An anonymous reader sent us a message via our Google+ page earlier this week, and I thought it would be a great question to answer here on the blog.
“Hi, can you lend some advice? My boyfriend, who I’ve been dating for almost two years, doesn’t want to move in with me. He’s 26 (I’m 24), and currently lives with two roommates. I live alone in a nice big apartment and he can definitely afford half the rent. I even offered to find a new place together with him, but he still doesn’t seem interested at all.”
Hi there, and thanks for the question. It’s a fairly common issue for young couples, so don’t stress too much. Hopefully I can help provide some insight.
First Look At Your Relationship
First of all, let’s get one thing out of the way: how strong is your relationship? Is it a mature, loving bond between two adults who are committed to being together? Are you happy together, and have you talked about your future?
If the answer to the above questions is “yes,” then I think it’s probably a textbook case of “commitment phobia” on the part of your boyfriend.
He’s probably just a bit frightened at the thought of committing to something as serious as moving in together, especially if this will be the first time he’s lived with a girlfriend.
As I said, if the relationship is stable and serious and you’ve discussed your plans for the future, then it’s probably something you can work through.
Don’t pressure him too much, but bring up the topic again in a month or two and slowly crank up the pressure for him to make a decision. Living with someone is a big step toward a long-term future together — probably marriage, too — so it can take a while before people can come to terms with that sort of commitment.
It might help to give him a while to prepare, both mentally and physically. Agree on a date in the future — say, nine months from now — that the two of you will move in together.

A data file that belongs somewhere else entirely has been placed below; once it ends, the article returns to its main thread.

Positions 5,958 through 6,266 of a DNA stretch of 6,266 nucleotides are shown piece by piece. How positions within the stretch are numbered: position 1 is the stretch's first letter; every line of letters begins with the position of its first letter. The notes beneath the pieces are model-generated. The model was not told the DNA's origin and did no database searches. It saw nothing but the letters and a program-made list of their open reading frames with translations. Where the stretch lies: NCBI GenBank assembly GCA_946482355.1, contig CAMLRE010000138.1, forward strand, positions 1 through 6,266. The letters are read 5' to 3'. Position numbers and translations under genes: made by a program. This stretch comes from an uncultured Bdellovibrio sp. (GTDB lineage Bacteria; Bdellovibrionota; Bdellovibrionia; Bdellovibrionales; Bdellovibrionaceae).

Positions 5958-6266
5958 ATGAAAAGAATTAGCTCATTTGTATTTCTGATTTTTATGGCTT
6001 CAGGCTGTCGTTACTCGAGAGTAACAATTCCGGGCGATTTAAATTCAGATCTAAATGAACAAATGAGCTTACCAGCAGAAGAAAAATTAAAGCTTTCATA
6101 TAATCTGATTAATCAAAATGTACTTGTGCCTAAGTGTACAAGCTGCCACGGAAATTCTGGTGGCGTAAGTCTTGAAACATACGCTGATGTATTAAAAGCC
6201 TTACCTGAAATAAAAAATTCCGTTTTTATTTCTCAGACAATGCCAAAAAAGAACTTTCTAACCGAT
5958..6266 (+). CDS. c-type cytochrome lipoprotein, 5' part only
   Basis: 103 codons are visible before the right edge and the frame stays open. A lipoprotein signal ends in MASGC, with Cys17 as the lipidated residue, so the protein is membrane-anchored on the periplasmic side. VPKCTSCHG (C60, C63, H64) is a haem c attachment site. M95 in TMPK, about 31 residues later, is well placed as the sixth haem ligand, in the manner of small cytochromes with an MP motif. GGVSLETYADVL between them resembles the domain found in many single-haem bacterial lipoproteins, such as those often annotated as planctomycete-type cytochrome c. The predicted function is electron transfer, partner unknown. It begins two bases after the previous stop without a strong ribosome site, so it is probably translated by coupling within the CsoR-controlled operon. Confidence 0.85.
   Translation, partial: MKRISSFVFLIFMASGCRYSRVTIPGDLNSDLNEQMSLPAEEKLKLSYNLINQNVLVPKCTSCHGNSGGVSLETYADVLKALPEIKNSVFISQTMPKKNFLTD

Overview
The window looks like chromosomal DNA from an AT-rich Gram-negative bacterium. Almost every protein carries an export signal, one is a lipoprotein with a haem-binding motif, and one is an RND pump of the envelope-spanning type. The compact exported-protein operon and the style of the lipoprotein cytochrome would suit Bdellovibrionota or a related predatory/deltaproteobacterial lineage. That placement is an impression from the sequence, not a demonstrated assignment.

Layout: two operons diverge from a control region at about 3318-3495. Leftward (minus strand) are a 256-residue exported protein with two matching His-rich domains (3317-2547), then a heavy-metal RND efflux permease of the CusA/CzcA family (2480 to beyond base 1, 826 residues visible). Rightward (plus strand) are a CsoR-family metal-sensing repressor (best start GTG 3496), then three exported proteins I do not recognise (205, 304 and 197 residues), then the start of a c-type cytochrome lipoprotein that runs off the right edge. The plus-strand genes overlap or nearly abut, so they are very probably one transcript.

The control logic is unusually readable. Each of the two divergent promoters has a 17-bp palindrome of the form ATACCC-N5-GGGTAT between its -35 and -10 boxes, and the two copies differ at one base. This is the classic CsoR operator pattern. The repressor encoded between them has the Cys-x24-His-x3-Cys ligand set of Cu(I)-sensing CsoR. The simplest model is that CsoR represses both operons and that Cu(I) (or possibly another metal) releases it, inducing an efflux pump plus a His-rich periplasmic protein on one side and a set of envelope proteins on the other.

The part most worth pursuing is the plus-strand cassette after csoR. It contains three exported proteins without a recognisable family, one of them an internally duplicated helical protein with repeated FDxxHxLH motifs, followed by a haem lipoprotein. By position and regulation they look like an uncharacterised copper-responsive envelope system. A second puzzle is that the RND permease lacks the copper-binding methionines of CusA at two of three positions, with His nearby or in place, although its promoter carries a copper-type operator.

This might give him the time he needs to come to grips with the commitment and prepare himself for living with a romantic partner.
If he still resists the idea in a few months, after you’ve brought up the topic (gently and carefully), then you can try to identify other possible hurdles (which I’ll touch on below) and may need to consider an ultimatum, such as, “if you aren’t going to want to move in with me in the next year, then I’m not sure I am comfortable staying together, because it seems like you don’t think we have a long-term future together.” (Such ultimatums are a last resort!)
Are You Arguing — Frequently?
If you’ve had some problems with your relationship, such as frequent arguments or infidelity, then you probably need to work on sorting out those issues first before you can really expect him to take the plunge and move in with you.
Understandably, most people (men and women alike) don’t want to get too deep into a relationship if there’s a chance it may not last. Breaking up is a lot harder when you live with your partner.
Even if you think things are going well, and you don’t see any reason your boyfriend would resist the idea of living with you, then maybe there’s something going on that your boyfriend hasn’t shared with you.
Does he have a habit that he hasn’t told you about? Maybe he likes to drink fairly heavily, and he’s worried you’ll disapprove if the two of you lived together. Maybe he loves to sleep in until 2 p.m., even though he says he’s up early to work on his college term paper, and isn’t ready for you to find out about this.
How Interested Is He — Really?
And, although it’s a very remote possibility, you have to consider that he might simply not be interested in a long-term future with you. As I mentioned earlier, if the issue can’t be resolved with patience and a series of mature conversations over the course of several months, then you need to bring this up to him and ask if he sees a long-term future together.
Hopefully, though, moving in together will just be a matter of patience. It usually is.
You may also want to read how to make him commit to you (a recent article written by a colleague).